Paul Angelo - I really love this mans vision, and I don't think we've ever disliked something that he has directed.  His somewhat kooky nurturing approach is going to lead to a very comfortable cast.  These are all amazing folks who will always put their best forward, but talking and coaching rather than Gordon Ramsey style yelling is going to carry such a huge cast to some really new creative destinations.  I'm most interested to see how a director works with the cast and crew later in the process when table work becomes something more physical.

Andrew Bray - Are you kidding me!   I feel like a  Andrew has done sound design for the last two or three productions that we've seen.  Having him for CWC is going to be a special kind of amazing!  Andrew's mastery of soundscapes and design are unmatched, and he is to sound design what Karl Jenkins is to modern symphony.  His approach to rearranging and rewriting so much of the music for this production is going to make for a stellar score, and having him with his music at first read was a new and lovely experience.

Tim Stapleton -   I believe this is my first experience with Tim as a set designer.  Though his name sounds awfully familiar I can't honestly remember if I've seen one of his sets or not.. .  I am excited to see this set design!  The challenges presented (everyone all the time), and his description of the spiral effect that he wishes to achieve is worthy of awe!  I also really like that his design IS very much 'Americana' without the obvious old flags or stars and bars being painted into the set.  Tim's sense of place is also very important and his ability to transport us to 1864/2016 is going to be magical.  "War torn but not dark... with hope that comes from the ending of such horribleness."  THAT sense of place and hope sends shivers down my spine!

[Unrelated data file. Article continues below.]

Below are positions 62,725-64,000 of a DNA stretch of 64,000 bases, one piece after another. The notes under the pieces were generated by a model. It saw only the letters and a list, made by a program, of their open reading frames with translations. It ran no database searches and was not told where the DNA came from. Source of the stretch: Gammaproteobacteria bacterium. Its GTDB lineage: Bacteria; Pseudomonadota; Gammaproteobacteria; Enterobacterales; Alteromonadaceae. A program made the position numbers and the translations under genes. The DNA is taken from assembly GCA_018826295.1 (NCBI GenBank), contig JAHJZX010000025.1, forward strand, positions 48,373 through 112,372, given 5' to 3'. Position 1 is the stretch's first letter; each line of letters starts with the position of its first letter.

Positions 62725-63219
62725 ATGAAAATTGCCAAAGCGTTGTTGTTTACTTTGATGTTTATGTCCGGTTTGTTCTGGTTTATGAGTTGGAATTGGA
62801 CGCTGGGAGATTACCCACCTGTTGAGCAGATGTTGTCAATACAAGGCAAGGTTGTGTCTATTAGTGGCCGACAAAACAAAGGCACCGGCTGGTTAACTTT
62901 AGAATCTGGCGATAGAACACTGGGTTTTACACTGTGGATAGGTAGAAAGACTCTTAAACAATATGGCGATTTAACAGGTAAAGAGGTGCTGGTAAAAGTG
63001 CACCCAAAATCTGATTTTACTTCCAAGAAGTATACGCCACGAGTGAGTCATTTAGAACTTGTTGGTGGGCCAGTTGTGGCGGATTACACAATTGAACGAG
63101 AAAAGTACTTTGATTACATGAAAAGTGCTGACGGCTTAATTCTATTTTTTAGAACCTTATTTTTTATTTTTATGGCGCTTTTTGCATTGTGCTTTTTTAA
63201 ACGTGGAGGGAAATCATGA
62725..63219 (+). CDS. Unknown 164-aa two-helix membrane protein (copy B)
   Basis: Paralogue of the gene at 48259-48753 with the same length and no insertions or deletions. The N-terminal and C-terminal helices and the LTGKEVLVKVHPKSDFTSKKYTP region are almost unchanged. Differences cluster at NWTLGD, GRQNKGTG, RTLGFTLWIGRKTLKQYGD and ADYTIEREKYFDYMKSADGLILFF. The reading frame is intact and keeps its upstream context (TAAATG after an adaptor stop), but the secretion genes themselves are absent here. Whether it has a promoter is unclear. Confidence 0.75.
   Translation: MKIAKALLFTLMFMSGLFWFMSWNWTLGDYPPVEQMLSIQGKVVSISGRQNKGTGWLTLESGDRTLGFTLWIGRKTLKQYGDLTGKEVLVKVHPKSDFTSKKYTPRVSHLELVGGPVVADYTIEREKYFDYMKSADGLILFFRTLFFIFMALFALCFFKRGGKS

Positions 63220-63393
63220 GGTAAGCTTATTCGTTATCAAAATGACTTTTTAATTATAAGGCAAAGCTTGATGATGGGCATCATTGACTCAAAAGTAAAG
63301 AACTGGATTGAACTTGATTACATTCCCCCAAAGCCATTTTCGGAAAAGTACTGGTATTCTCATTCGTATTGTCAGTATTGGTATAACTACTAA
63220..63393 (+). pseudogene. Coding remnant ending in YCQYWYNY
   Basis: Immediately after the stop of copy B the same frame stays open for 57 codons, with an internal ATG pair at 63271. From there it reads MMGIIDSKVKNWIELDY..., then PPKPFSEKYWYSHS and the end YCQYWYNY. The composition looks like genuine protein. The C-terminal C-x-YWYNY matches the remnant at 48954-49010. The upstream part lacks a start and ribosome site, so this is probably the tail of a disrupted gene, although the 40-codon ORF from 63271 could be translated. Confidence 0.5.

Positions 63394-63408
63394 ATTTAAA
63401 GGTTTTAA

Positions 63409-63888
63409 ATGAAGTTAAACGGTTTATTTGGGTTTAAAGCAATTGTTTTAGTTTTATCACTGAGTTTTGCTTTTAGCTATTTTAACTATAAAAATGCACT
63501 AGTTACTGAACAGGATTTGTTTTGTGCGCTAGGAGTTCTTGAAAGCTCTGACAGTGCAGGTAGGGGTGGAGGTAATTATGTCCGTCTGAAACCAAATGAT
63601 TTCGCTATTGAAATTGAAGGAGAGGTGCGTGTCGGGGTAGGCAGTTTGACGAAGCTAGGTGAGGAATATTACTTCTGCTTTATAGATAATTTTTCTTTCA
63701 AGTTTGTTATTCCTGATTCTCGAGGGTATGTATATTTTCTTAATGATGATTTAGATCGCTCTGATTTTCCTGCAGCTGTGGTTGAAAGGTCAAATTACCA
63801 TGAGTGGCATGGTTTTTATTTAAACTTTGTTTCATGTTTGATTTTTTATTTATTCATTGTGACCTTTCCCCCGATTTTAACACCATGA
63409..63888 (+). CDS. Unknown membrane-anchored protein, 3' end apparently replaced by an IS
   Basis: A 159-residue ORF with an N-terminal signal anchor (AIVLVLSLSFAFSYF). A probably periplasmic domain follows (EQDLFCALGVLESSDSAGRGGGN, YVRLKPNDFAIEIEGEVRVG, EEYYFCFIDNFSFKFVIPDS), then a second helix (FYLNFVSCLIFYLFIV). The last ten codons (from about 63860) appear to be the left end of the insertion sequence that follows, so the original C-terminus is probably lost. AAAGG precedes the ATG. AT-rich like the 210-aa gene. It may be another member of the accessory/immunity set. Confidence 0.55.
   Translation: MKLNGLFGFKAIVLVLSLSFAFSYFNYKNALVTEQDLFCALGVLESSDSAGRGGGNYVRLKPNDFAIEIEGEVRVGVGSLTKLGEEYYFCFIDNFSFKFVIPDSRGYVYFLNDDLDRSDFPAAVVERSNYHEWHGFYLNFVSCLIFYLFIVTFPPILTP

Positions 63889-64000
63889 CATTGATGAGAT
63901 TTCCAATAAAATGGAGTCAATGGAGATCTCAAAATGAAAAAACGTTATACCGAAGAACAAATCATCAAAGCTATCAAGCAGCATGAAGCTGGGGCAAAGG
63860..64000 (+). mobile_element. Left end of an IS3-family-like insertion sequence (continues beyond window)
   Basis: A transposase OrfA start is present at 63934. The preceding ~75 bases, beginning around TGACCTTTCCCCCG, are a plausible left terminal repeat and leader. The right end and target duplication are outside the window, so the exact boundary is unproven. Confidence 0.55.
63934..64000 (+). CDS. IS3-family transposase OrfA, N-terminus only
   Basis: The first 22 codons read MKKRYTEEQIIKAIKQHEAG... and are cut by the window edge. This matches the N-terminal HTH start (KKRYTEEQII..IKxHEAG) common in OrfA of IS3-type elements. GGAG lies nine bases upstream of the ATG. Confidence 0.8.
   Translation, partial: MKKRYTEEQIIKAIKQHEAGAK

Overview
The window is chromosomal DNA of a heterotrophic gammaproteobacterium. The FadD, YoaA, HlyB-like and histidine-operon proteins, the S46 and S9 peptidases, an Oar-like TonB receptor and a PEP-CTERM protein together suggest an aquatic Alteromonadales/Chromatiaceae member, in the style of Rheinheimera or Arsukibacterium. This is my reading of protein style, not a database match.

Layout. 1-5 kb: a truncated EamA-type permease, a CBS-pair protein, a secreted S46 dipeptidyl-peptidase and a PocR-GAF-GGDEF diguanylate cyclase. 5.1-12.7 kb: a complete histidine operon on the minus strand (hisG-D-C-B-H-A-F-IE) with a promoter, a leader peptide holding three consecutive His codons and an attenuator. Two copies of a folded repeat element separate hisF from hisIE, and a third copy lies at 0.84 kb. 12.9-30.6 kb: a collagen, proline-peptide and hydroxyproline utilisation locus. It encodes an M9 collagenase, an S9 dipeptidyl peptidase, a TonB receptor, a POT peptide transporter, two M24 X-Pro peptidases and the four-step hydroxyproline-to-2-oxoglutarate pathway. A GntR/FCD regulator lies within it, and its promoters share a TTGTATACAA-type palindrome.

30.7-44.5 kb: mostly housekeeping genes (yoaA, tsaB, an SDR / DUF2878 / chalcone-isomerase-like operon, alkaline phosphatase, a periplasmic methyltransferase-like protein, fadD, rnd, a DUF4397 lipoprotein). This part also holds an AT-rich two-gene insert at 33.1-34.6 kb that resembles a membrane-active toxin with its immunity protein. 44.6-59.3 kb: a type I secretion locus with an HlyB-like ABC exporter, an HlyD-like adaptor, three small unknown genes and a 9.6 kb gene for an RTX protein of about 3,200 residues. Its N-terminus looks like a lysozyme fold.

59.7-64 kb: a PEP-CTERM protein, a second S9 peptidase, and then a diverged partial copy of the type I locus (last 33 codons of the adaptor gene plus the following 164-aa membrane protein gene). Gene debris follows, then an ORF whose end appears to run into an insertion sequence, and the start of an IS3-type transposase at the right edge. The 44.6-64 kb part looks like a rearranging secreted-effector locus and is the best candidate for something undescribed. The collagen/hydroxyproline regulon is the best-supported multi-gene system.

Peter West - Now this presentation was really interesting!  Not a lot of substance at the moment, but his concepts and stream of ideas have my mind blown!  I love the ideas of using lighting to enhance the new music for this production, and his ideas of queuing are going to create a palpable feel for this world.  His knowledge and description of the differences between North and South speaks to his level of research and passion for his work!  This presentation made me glad that I'll get to see this particular production a few times so that I can watch for different elements and for different reactions from audiences.

(mental note to self: get tix for a few slots... you need to be able to watch the show a few time, and you also need to watch the audience once or twice)